Good Country People by Flannery O'Connor

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The theme of Innocence and Experience is presented in the short story Good Country People by Flannery O’Connor. Hulga is a thirty years old woman with a wooden leg that clearly has resentment towards her mother for treating her like a child. Hulga lost her leg at a young age and has a terrible heart condition so her mother always felt the need to treat her a child. She has done everything in her power to go against her mother. Knowing that she is not like the women around her that marry off at an early age such as Camarae or as pretty as Glynese, Hulga drowns herself in reading and has even obtained a PhD. Her knowledge leads her to believe that she is much smarter than those around her until she meets a young man by the name of “Manley Pointer.” Pointer captures he attention and for once she thinks that someone understands her and acknowledges that fact that she is different until he takes off with her wooden leg and leaves her alone for with no way of getting down the ladder and back home. An innocent meeting with a guy that she thought understood her turned into an experience that Hulga will never forget and I believe will eventually leave her destroyed and only more distrustful of people.

Novel- Other Rooms, Other Voices

Joel Knox, a young boy off to meet his father for the first time and encounters some really interesting people on his way and while there. The theme Coming of age is presented in the novel as Joel establishes a relationship with his stepmother’s cross dressing homosexual cousin Randolph and realizes that he too is homosexual. The relationship that he forms with Randolph is an important relationship Joel has while living with his father. It is a relationship that he longed to have with his father but unfor...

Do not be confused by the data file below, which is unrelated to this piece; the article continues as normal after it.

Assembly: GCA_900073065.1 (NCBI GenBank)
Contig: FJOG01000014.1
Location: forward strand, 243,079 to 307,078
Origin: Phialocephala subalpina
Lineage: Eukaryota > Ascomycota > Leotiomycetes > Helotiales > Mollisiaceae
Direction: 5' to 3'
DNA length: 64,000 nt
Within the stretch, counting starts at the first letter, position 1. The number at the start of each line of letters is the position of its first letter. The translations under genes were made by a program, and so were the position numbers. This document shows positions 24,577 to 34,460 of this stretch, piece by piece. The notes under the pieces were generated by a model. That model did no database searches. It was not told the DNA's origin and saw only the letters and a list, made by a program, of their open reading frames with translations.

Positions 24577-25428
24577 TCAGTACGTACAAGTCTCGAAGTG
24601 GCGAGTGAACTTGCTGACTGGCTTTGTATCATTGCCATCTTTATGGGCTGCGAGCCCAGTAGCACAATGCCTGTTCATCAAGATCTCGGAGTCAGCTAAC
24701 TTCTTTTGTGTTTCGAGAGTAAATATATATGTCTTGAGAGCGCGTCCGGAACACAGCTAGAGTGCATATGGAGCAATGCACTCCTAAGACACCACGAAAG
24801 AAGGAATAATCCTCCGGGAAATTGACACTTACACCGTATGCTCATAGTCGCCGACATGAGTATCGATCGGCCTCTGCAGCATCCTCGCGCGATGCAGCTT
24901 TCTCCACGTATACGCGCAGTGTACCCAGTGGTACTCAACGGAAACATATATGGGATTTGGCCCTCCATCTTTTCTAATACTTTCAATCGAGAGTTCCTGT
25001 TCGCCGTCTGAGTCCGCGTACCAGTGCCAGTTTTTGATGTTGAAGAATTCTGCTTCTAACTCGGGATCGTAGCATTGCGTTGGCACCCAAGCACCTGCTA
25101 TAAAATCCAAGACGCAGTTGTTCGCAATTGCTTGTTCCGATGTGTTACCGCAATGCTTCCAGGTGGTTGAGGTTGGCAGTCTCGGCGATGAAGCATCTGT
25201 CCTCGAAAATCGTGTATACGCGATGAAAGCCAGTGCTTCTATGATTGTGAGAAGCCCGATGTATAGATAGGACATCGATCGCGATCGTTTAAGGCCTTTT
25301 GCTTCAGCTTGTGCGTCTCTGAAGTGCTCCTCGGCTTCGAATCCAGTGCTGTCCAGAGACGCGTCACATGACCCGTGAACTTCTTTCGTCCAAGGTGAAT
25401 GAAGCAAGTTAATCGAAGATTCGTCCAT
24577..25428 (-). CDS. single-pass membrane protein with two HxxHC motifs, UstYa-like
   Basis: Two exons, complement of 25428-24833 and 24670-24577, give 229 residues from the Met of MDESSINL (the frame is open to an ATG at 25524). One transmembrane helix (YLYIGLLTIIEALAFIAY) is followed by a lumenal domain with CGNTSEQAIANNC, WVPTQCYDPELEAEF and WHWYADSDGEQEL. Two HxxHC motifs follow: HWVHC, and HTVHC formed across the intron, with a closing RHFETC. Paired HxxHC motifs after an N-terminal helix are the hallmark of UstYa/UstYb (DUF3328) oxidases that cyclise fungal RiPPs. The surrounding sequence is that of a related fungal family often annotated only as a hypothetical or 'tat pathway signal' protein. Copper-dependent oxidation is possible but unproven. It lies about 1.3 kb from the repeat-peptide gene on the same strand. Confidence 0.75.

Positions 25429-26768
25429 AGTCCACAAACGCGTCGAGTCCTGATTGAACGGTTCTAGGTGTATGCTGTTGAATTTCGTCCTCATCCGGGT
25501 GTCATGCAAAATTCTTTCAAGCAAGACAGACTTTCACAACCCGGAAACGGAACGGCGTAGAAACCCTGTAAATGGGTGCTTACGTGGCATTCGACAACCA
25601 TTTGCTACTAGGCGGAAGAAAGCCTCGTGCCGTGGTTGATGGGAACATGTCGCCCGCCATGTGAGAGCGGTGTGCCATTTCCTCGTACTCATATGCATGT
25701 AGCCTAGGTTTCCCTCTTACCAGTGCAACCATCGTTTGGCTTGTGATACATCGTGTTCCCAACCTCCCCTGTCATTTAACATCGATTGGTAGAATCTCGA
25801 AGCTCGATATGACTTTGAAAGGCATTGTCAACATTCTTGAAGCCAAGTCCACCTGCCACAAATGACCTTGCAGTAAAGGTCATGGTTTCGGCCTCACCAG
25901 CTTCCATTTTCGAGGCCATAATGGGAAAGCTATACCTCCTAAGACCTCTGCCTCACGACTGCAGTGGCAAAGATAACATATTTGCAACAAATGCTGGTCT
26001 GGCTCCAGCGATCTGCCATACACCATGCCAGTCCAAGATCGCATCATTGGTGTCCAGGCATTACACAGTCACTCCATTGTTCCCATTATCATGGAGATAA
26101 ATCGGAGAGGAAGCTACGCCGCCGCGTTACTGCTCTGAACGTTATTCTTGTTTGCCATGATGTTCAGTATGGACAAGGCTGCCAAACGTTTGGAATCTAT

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...ely Hunter. A story about loneliness, which may have been a topic that was close to home considering she spent most of her life very ill. Sadly, she suffered a stroke and passed after 46 days in a coma. Truman Capote, unlike McCullers knew from a child that he wanted to be a writer. Aunts and cousins in Monroeville, Alabama raised him however, like McCullers he too went to live in New York where he got his first break in writing for The New Yorker. Capote wrote his first novel Other Rooms, Other Voices in 1948, which received notoriety for its homosexual theme. Raised in the South, as a lonely child inspired Capote to write such imaginative novels became a person that loved to throw lavish parties and be around people. Capote unfortunately passed from excessive use of drugs and alcohol. Both overcame their pasts and took hold of their futures and left behind a piec
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